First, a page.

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Upgrade your weeknight dinners with Kung Pao Beef. Tender beef meets crunchy peanuts and vibrant bell peppers in a sauce that’s equal parts sweet, spicy, and savory—all ready in under 30 minutes.

Kung Pao Beef served in white ceramic bowls with wooden chopsticks and garnishes in small bowls nearby, photographed from the top.

This dish transforms simple ingredients into a restaurant-quality meal you can make at home. Better than takeout, it satisfies not just your hunger but also your craving for something extraordinary, right from your own kitchen.

Kung Pao Beef Ingredients

Kung Pao Beef Ingredients on a granite board.

The Base

  • Rice: Opt for Jasmine rice for its fragrant aroma or Basmati for a lighter texture.

Marinating the Beef

  • Flank Steak: Look for a fresh, vibrant color without excessive marbling.
  • Soy Sauce: Opt for naturally-brewed for better flavor.
  • Rice Vinegar: Use an unseasoned type to avoid added sugars and salts.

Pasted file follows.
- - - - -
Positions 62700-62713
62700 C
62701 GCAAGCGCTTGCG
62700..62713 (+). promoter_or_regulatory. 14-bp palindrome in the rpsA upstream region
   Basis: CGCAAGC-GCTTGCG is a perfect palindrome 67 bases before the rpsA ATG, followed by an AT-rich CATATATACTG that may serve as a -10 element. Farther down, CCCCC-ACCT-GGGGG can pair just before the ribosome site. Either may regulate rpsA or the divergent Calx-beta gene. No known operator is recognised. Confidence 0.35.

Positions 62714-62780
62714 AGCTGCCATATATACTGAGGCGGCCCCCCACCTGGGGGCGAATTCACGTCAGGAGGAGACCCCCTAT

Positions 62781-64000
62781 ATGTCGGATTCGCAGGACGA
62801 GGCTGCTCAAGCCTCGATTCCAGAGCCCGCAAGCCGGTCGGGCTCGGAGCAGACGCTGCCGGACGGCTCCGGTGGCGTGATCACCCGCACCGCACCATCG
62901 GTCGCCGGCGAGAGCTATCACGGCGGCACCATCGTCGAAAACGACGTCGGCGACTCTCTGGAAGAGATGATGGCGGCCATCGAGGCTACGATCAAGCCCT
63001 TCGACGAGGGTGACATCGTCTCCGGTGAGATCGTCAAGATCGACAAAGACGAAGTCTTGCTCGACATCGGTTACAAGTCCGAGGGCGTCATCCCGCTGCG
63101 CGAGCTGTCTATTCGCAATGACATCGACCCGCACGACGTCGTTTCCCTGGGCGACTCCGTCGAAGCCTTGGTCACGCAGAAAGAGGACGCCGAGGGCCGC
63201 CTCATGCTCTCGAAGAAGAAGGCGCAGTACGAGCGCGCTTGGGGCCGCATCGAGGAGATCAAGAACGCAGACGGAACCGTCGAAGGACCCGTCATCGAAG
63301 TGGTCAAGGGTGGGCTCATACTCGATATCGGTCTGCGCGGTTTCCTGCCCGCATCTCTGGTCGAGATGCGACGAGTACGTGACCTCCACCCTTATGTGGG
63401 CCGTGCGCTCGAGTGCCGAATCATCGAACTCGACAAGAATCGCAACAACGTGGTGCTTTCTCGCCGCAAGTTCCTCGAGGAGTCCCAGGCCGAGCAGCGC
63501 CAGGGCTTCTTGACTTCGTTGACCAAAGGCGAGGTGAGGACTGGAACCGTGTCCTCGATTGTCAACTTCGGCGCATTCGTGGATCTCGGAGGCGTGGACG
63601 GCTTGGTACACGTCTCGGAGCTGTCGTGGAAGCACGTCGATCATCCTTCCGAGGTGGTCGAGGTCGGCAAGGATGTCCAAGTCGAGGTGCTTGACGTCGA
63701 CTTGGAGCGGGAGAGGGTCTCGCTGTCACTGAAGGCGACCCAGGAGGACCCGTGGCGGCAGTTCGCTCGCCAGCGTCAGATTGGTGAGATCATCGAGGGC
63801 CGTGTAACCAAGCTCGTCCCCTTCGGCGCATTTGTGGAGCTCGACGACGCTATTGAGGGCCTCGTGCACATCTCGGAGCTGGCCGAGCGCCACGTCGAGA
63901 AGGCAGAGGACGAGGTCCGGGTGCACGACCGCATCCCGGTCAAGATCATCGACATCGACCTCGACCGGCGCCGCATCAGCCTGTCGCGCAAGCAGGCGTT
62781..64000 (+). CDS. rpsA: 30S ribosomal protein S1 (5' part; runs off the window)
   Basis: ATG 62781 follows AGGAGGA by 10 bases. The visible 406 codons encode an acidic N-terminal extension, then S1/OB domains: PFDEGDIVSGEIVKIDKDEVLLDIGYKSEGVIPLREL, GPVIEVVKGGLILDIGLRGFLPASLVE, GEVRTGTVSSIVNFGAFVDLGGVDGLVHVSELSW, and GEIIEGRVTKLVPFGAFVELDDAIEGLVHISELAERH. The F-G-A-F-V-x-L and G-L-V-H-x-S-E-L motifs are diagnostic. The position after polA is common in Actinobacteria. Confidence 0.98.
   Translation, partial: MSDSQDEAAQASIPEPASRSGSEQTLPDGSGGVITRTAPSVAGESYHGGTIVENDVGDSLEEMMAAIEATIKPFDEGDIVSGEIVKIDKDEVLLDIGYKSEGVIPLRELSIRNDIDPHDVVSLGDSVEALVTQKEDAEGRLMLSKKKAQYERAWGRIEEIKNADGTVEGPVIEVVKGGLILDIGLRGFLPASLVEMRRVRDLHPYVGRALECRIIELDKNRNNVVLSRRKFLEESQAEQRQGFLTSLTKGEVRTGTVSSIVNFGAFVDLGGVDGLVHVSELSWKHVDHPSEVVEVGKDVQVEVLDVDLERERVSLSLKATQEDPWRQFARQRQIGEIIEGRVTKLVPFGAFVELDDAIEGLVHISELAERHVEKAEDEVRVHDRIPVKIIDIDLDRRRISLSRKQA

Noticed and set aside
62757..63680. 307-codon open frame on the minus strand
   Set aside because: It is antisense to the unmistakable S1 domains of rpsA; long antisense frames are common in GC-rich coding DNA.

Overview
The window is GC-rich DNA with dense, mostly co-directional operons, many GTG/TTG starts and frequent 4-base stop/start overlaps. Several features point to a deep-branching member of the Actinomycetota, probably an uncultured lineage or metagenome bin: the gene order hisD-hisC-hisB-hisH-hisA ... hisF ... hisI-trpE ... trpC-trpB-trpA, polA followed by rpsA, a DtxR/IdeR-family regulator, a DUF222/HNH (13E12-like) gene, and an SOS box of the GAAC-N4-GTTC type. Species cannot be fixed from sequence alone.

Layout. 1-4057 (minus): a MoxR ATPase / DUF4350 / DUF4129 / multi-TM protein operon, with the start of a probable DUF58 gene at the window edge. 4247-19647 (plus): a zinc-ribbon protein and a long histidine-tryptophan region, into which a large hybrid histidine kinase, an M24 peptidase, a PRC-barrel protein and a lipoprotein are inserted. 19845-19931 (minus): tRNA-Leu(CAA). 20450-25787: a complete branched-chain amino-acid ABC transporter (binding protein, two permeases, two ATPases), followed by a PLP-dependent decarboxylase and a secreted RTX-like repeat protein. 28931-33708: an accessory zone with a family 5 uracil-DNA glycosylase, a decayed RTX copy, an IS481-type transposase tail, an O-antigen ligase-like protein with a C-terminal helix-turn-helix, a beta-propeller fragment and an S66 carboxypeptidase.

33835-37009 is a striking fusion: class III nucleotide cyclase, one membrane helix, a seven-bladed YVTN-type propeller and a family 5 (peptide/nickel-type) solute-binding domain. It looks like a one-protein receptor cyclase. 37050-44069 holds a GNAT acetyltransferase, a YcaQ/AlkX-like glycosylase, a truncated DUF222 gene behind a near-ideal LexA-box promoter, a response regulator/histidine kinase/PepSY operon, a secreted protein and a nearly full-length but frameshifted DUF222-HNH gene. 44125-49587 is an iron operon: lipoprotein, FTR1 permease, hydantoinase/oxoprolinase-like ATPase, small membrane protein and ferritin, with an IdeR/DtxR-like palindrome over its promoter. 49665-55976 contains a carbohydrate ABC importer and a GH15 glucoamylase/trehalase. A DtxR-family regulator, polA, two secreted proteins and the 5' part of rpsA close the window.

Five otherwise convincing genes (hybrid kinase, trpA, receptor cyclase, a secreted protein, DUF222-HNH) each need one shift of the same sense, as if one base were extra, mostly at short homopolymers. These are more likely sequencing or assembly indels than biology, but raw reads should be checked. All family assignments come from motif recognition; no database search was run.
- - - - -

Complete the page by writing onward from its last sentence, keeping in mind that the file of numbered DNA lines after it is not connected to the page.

• Cornstarch: Your favorite brand.
  • Baking Soda: Standard baking soda will do.

To Make the Sauce

  • Soy Sauce: Regular or reduced sodium; choose based on your preference and dietary needs.
  • Water: Use filtered water if possible.
  • Sichuan Peppercorns: Also called Szechuan Peppercorns, the tingly, spice star that brings that authentic zing.
  • Rice Vinegar: Unseasoned for a balanced flavor.
  • Hot Chili Paste: Opt for Sambal Oelek for authentic flavor.
  • Honey: Choose raw honey for the most complex flavor.

For the Stir-Fry

  • Avocado Oil: Choose cold-pressed for higher quality.
  • Garlic: Fresh cloves for the best flavor.
  • Fresh Ginger: Choose firm, smooth roots.
  • Red Bell Pepper: Should be firm and vibrant in color.
  • Green Onions: Look for onions with crisp, upright greens.
  • Roasted Peanuts: Use unsalted peanuts to avoid an overly salty dish.
  • Red Pepper Flakes: For added spice.
Kung Pao Beef served in a white ceramic bowl on a blue surface with wooden chopsticks and photographed from the top.

The Origins of Kung Pao as a Culinary Style